Unpopularity and the EU
I was at a recent dinner in Brussels. It was a gathering of insiders: commissioners, directors, ambassadors. The 150 people brought together in a Cinquantenaire museum were a fair smattering of Europe's elite.
What struck me in the speeches and interviews that interspersed our dinner courses was the vein of insecurity coursing through the comments. When the EU Commissioner Viviane Reding was pushed on the issue of the union's unpopularity she took comfort in her view that at least the EU was more popular than most national governments.
It perhaps should not be surprising that beneath confident exteriors EU nerves are jangling. The former US Ambassador to Germany John Kornblum pointed out that this year the EU faced its first "existential crisis" in which the Union "saw the possibility of collapse".
I have spoken to a number of very senior officials who say that in May many did fear that the European project was in mortal danger. The President of the European Council, Herman Van Rompuy, said that if the euro had collapsed so would the EU. I am not certain of that, but that was the thinking then and it still pervades the Brussels corridors.
In the midst of the crisis a poll by Eurobarometer found that in many countries the popularity of the EU was ebbing. Fewer than half of voters (49%) across Europe seemed to back the EU. The most pronounced change was in Germany, where voters forced to back the bail-out of Greece and to underwrite a larger bail-out mechanism began to lose enthusiasm for the EU project.
It is a change of mood reflected in the Netherlands. Increasingly voters are questioning whether EU spending is a good thing. Some Dutch officials feel that a line has been crossed; in the past EU projects had unswerving support. It is no longer automatic. The EU has to make a case and justify itself.
Outsiders have cast an even sharper eye on what is happening in Euroland.
Charles Kupchan, writing in the Washington Post, declared the "EU is dying".
It does not seem like that in Brussels, but Kupchan's wider observation was that "Europe is experiencing a renationalization of political life, with countries clawing back the sovereignty they once willingly sacrificed in pursuit of a collective deal". He concluded by saying that "many Europeans... wonder what the Union is delivering for them and they ask whether it is worth the trouble".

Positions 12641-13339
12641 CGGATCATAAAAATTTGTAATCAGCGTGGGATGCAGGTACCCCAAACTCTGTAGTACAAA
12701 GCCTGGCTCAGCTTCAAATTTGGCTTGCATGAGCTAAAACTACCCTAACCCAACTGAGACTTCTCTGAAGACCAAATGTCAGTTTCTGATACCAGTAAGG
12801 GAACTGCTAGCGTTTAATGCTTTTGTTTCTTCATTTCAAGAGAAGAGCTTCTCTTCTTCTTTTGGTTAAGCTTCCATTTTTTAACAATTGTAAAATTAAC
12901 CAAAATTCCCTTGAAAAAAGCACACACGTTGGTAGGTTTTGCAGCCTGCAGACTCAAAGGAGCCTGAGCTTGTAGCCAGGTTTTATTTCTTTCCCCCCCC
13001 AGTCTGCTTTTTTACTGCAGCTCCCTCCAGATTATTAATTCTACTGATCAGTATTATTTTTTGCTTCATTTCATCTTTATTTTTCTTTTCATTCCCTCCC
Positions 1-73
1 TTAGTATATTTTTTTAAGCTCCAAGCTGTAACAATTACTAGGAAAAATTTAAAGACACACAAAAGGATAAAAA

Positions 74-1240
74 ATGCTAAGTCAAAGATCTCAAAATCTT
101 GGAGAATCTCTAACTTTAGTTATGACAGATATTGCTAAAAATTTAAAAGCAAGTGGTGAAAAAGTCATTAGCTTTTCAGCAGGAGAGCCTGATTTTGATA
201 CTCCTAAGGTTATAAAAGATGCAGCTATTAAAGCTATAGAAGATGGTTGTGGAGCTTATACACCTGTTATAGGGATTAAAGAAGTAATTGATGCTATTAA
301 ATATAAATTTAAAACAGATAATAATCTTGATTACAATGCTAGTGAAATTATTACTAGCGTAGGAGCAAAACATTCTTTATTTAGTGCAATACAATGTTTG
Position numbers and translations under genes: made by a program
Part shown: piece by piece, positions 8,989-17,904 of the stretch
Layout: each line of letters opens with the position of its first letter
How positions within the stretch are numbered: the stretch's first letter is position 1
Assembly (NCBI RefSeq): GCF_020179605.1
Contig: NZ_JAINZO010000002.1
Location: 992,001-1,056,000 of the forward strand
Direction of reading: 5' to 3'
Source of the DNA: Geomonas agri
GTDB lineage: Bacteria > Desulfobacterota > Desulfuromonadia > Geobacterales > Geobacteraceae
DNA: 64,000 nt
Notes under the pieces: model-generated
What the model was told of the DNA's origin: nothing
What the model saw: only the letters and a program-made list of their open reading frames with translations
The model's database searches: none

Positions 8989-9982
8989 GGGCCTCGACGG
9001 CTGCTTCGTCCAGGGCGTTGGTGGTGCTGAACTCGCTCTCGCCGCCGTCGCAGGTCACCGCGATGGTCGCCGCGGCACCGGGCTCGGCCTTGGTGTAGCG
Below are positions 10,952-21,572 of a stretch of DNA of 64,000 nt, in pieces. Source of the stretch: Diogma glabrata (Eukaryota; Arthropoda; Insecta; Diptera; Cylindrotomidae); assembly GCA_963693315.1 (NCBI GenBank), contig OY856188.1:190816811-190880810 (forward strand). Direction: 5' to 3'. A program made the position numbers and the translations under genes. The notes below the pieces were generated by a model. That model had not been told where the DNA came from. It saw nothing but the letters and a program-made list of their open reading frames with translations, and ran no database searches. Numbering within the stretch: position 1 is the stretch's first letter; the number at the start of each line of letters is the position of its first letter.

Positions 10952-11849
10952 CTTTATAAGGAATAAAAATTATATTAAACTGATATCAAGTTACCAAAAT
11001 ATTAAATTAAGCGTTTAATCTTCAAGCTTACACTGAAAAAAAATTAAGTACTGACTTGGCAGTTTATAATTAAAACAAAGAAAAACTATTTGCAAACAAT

And that is the change. The idealism, the grand projects, the dreams of ever closer union have lost their appeal to a new generation. The memories of war have faded. The Cold War has been consigned to history. The great expansion of democracy to Eastern Europe is over. Increasingly Europeans approach the EU like any other institution and ask what is it delivering, what is it for?
The President of the European Commission, Jose Manuel Barroso, says the recent crisis was "the biggest 'stress test' that Europe has faced for many decades. We have passed it."
That may be true, but a European official said to me that Brussels is struggling to find the language, the narrative to sell the Union in difficult times.
Across Europe the dominant concern is the lack of jobs and the insecurity that comes with cuts and austerity.
Recently Philip Stephens in the Financial Times said that politics was being shaped by two impulses: demand that governments shelter voters from insecurity; but also voters alienated by globalisation, who increasingly fear immigration and the changes it is bringing to their societies.
It is often the European way to focus on institutional change, on new services and committees.
But a senior diplomat said to me recently the challenge was not just to prevent another crisis with the euro, it was how to re-engage ordinary people with the European project. To a degree thus it has ever been, but this is a time when voters are focused on cuts, jobs, immigration. Institution-building may be out of step with the times.